(b) If any person, firm or corporation, including public service corporations, required by law to make return of property for taxation, whether the return is to be made to the assessor, the board of Public Works, or any other assessing officer or body, fails to return a true list of all property which should be assessed in this state, the person, firm or corporation, in addition to all other penalties provided by law, shall forfeit one percent of the value of the property not yet returned and not otherwise taxed in this state.
(c) A forfeiture as to all property aforesaid may be enforced for any default occurring in any year not exceeding five years immediately prior to the time the default is discovered.
(d) Each failure to make a true return as herein required constitutes a separate offense, and a forfeiture shall apply to each of them, but all forfeitures, to which the same person, firm or corporation is liable, shall be enforced in one proceeding against the person, firm or corporation, or against the estate of any deceased person, and may not exceed five percent of the value of the property not returned that is required to be returned for taxation by this chapter.
(e) Forfeitures shall be collected as provided in article two, chapter eleven-a of this code, the same as any tax liability, against the defaulting taxpayer, or in case of a decedent, against his or her personal representative. The sheriff shall apportion such fund among the state, county, district, school district and municipalities which would have been entitled to the taxes upon the property if it had been assessed, in proportion to the rates of taxation for each levying unit for the year in which the judgment was obtained bears to the sum of rates for all.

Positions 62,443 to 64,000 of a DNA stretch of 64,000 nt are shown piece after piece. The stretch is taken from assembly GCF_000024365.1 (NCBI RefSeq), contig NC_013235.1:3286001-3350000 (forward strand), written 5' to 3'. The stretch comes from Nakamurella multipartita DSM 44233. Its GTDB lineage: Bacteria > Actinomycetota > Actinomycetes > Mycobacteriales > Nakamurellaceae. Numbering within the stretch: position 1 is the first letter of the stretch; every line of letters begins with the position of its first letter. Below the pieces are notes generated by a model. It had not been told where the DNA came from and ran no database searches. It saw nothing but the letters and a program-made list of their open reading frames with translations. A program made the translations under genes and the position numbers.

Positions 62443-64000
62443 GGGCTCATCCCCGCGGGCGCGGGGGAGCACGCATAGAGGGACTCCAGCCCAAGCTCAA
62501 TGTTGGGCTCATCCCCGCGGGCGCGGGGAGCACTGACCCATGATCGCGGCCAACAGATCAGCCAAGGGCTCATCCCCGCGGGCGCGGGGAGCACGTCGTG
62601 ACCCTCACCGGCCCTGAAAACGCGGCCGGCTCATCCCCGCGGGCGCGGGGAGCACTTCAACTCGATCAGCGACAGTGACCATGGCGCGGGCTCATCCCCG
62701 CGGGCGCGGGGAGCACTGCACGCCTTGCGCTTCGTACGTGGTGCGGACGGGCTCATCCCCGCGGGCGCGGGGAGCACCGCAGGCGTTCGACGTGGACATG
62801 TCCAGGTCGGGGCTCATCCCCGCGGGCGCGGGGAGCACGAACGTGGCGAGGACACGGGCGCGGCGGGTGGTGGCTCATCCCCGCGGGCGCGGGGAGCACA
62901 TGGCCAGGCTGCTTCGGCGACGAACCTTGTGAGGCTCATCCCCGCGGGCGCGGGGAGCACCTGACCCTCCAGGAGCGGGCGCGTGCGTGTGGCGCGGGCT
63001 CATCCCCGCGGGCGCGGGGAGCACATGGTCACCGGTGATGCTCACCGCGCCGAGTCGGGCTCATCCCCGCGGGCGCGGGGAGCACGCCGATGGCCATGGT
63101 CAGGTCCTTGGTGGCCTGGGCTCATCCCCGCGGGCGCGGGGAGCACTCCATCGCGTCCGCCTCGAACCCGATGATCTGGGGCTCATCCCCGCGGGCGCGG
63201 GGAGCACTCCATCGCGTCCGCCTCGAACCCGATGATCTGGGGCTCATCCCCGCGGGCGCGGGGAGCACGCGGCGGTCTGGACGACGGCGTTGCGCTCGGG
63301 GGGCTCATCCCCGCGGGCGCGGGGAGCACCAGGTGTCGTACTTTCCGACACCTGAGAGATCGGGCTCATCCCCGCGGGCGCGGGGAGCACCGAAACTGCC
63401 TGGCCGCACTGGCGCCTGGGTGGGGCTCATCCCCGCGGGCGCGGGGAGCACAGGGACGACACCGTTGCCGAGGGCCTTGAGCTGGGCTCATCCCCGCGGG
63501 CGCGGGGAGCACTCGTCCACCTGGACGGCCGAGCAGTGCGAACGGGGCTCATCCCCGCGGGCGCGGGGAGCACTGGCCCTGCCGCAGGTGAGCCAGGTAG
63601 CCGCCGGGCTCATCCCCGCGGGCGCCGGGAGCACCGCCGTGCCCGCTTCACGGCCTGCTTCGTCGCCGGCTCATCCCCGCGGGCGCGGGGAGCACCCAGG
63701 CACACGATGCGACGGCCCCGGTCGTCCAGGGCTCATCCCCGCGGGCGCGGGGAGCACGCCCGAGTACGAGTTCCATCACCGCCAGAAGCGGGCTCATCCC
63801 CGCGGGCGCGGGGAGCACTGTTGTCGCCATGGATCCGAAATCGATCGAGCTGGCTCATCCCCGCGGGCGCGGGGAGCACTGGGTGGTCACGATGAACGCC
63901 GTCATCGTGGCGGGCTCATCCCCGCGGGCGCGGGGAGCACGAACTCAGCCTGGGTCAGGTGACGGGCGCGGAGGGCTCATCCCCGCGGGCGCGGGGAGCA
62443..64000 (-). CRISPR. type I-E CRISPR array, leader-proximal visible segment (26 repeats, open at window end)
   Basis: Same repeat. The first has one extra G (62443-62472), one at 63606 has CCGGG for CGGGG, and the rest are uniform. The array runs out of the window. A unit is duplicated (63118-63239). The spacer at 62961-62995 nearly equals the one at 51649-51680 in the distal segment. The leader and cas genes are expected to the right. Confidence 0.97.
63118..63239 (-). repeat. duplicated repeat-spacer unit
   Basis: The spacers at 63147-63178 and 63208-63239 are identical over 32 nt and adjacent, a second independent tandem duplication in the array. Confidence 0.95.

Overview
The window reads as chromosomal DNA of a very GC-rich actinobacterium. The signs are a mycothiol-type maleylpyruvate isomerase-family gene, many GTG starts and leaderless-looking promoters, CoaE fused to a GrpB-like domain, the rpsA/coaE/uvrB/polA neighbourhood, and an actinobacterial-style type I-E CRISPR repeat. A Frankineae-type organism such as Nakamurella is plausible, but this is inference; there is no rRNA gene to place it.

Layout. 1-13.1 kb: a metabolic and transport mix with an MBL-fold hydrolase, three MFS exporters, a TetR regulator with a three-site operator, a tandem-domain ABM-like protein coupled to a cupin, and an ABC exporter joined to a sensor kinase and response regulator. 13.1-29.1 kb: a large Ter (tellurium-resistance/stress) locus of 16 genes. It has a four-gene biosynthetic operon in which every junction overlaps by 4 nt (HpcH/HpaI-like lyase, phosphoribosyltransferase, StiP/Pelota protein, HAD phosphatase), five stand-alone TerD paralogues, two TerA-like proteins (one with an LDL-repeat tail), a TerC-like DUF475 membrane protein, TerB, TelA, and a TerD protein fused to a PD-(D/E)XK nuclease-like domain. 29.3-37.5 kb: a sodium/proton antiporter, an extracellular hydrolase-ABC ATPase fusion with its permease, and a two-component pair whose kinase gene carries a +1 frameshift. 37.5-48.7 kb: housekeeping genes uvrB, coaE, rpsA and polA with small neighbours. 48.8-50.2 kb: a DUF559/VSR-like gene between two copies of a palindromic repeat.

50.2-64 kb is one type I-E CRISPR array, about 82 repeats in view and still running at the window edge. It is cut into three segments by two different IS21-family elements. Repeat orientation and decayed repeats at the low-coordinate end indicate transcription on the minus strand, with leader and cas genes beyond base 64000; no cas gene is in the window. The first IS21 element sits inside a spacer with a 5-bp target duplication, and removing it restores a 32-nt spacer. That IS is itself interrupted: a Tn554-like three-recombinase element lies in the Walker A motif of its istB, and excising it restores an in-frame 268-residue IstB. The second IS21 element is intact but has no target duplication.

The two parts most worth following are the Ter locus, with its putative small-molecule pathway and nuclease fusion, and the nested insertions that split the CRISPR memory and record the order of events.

(f) When the list of property returned by the appraisers of the estate of any deceased person shows an amount greater than the last assessment list of real and tangible personal property of the deceased person next preceding the appraisal of his or her estate, it is prima facie evidence that the deceased person returned an imperfect list of his or her property: Provided, That any person liable for the tax, or his or her personal representative, may always be permitted to prove by competent evidence that the discrepancy between the assessment list and the appraisal of the estate is caused by a difference of valuation returned by the assessor and that made by the appraisers of the same property or by property acquired after assessment, or that any property enumerated in the appraisers' list had been otherwise listed for taxation, or that it was not liable for taxation.
(g) Any judgment recovered under this section is a lien, from the time of the service of the notice, upon all real estate and personal property of the defaulting taxpayer, owned at the time or subsequently acquired, in preference to any other lien.